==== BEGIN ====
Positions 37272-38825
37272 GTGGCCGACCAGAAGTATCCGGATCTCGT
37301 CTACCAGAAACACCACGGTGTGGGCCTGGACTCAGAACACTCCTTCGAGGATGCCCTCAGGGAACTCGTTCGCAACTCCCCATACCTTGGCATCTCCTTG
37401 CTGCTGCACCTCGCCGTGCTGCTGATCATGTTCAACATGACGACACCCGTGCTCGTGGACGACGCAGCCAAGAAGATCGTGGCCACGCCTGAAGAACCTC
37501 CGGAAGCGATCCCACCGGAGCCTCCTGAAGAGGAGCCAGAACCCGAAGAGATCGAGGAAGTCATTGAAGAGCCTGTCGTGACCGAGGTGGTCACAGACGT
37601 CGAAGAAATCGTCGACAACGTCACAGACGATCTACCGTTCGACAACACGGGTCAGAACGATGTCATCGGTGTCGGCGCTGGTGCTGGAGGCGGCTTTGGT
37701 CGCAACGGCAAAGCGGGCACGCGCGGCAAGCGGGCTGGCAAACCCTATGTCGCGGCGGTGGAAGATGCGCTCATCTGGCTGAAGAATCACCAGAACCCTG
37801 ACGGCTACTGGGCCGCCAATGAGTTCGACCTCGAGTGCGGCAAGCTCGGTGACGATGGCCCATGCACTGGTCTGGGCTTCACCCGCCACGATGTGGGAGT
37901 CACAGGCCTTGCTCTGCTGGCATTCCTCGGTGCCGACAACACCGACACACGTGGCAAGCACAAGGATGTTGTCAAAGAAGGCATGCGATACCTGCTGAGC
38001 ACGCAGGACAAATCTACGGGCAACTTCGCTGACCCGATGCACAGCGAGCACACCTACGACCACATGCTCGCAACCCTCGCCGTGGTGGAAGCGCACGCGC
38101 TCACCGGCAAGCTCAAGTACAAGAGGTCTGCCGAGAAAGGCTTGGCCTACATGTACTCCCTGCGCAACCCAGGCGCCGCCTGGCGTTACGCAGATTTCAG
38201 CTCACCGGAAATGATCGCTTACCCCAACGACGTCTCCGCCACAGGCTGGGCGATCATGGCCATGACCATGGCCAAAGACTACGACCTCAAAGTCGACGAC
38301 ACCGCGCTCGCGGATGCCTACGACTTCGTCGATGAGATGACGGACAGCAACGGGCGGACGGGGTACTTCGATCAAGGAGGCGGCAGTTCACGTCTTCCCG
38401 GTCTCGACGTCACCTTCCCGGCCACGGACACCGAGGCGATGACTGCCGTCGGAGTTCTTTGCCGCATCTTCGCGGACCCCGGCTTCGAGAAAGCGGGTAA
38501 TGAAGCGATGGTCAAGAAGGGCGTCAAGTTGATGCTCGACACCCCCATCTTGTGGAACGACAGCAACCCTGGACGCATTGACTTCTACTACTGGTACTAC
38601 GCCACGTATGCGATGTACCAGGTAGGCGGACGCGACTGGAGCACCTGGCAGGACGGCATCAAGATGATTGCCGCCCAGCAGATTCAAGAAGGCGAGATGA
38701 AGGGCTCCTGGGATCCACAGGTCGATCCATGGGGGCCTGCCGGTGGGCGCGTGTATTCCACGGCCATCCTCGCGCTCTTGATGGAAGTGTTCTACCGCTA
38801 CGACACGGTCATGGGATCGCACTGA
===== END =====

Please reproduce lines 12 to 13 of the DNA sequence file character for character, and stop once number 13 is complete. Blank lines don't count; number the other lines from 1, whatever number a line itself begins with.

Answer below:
38201 CTCACCGGAAATGATCGCTTACCCCAACGACGTCTCCGCCACAGGCTGGGCGATCATGGCCATGACCATGGCCAAAGACTACGACCTCAAAGTCGACGAC
38301 ACCGCGCTCGCGGATGCCTACGACTTCGTCGATGAGATGACGGACAGCAACGGGCGGACGGGGTACTTCGATCAAGGAGGCGGCAGTTCACGTCTTCCCG